Lugging Rocks at Rockhound State Park

Somehow my friend and I got away without certain tools necessary to the rockhounder. She forgot to wear pants with pockets, and I completely forgot my geologist’s rock hammer. Nor did we wear adequate clothing - we thought it would be warm in Deming in January, and in fact a very cold wind blew out of the west all day. We layered on everything we had with us, and struck out for the “Thunder Egg Trail.” (Thunder egg is another name for geode.)


Rockhound State Park entrance Photo by Carla DeMarco.
Rockhound State Park entrance

Near the trailhead are labelled samples of the kinds of rocks you will see. We looked these over first and then headed up the trail. The more I watched the ground, the more color jumped out at me:  bright yellow and warm red turned out to be varieties of jasper. We saw some rocks with layers of velvety crystals, some that looked squeezed into layers - heat and pressure beneath the surface do this.

We began picking up rocks. It was my friend’s oohing and aahing that did it, not me. The more excited she became, the more I noticed the fantastic colors and shapes of the rocks around us. Into my pockets went choice pieces.

My friend’s dream is to take a pack animal out rockhounding; as we walked, we debated the relative merits of goats or llamas for the job. Inspecting a rock too big to hand-carry, she said, “The goat could handle that!”

“This one could go in the llamas’ packs,” I said, toeing a red and purple rock bigger than a loaf of bread.

“The llamas could pull this one in a cart!” my friend said, pointing to a rock that would make a small piece of furniture.

And so it went, while we picked up pieces to take home with us. Chocolate jasper, purple and red rocks - rocks that seemed to contain some map or message from another world, if we could only decipher it. We admired the flora, too:  Large prickly pear and barrel cacti grow at Rockhound, as well as the ocotillo and chaparral of the Upper Sonoran Zone.

When the trail crossed a hillside exposed to the cold wind, we turned back. Depositing our treasures in the back of the car, we turned on the heater and drove two more miles down the road to an extension of Rockhound State Park, Spring Canyon. From this road, I was astonished to see the Organ Mountains at Las Cruces in the distance, and fascinated to see the rock eminences of the Florida Mountains at close range. The gate was locked at Spring Canyon, but we could see the road went up into a park below the rugged peaks of the Floridas. We saw green and lavendar rock, completely different from what we had seen at Rockhound, by the road in Spring Canyon.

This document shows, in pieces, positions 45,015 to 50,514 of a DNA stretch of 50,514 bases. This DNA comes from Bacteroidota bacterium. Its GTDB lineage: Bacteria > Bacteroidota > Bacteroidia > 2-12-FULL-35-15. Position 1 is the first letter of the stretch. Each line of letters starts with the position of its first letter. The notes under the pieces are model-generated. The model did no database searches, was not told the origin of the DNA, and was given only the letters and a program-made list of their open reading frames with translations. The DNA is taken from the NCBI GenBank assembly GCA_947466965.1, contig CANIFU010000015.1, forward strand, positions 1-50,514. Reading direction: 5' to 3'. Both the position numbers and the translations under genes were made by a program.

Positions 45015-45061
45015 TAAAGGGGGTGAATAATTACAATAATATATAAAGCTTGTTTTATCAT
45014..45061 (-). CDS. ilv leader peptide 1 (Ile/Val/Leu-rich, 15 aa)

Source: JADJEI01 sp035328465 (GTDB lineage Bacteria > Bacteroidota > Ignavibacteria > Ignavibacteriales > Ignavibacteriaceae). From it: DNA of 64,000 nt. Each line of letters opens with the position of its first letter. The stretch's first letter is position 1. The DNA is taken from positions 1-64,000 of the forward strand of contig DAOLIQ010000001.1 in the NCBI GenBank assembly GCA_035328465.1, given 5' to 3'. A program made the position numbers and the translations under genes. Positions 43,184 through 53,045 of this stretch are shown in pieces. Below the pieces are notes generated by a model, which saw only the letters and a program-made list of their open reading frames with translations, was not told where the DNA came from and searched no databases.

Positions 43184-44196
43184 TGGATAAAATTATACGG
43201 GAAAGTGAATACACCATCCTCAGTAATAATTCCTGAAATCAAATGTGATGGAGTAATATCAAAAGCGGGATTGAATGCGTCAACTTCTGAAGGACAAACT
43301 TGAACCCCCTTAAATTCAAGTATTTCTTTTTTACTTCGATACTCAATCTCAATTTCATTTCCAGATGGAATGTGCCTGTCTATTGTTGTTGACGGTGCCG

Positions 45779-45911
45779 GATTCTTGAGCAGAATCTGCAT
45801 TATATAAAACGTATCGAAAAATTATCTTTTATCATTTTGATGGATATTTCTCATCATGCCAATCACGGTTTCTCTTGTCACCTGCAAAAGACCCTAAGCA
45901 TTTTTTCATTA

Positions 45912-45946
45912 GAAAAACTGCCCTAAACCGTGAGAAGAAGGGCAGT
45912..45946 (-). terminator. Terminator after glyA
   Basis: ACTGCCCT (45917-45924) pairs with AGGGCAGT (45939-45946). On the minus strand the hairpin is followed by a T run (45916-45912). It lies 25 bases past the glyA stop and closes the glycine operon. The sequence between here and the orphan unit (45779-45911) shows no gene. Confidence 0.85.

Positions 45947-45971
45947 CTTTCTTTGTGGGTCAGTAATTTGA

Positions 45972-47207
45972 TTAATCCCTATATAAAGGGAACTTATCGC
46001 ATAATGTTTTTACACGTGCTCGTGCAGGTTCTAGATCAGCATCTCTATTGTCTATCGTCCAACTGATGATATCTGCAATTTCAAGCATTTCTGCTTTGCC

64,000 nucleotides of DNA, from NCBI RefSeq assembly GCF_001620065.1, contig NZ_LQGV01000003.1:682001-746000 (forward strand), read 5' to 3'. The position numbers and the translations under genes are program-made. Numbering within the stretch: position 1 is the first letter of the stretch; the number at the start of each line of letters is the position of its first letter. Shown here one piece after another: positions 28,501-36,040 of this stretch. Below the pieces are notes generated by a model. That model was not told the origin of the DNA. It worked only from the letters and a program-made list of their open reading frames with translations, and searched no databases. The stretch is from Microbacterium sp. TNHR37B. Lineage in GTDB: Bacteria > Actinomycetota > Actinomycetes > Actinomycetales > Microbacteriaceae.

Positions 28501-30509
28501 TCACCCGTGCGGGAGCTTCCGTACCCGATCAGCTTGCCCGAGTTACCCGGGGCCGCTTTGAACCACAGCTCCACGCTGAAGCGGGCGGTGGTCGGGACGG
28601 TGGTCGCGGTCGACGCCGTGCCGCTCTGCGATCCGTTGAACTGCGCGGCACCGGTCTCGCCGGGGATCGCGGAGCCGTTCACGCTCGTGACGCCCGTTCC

We vowed to come back sometime in the spring, when the weather is warmer but not too hot. The campsites at Rockhound have the requisite picnic tables, trash receptacles, and bathroom facilities. Their position on the hillside, overlooking the entire area from the Burro Mountains to the Cobre Mountains of Santa Rita and Cooke’s Peak, even giving views of the Cedar Mountains on the Mexican border, is inviting.

When we go back there to camp, I will take the Thunder Egg trail all the way to the top of the ridge above Rockhound, watching for the wondrous colors and patterns of nature’s making. I will also go to Spring Canyon and pick up rocks there. (Oh, alright, I never did get over lugging rocks home!) One could even go into Deming for Chinese food. I recommend Fat Eddy’s at the Holiday Inn, just outside of town, as a good place to eat also.

Information about Rockhound State Park is available at the Chamber of Commerce in Deming - look for the old train station with the locomotive sitting next to the road. And if you can’t hire a pack animal or a llama pulling a cart, at least wear pants with pockets. You’ll want them.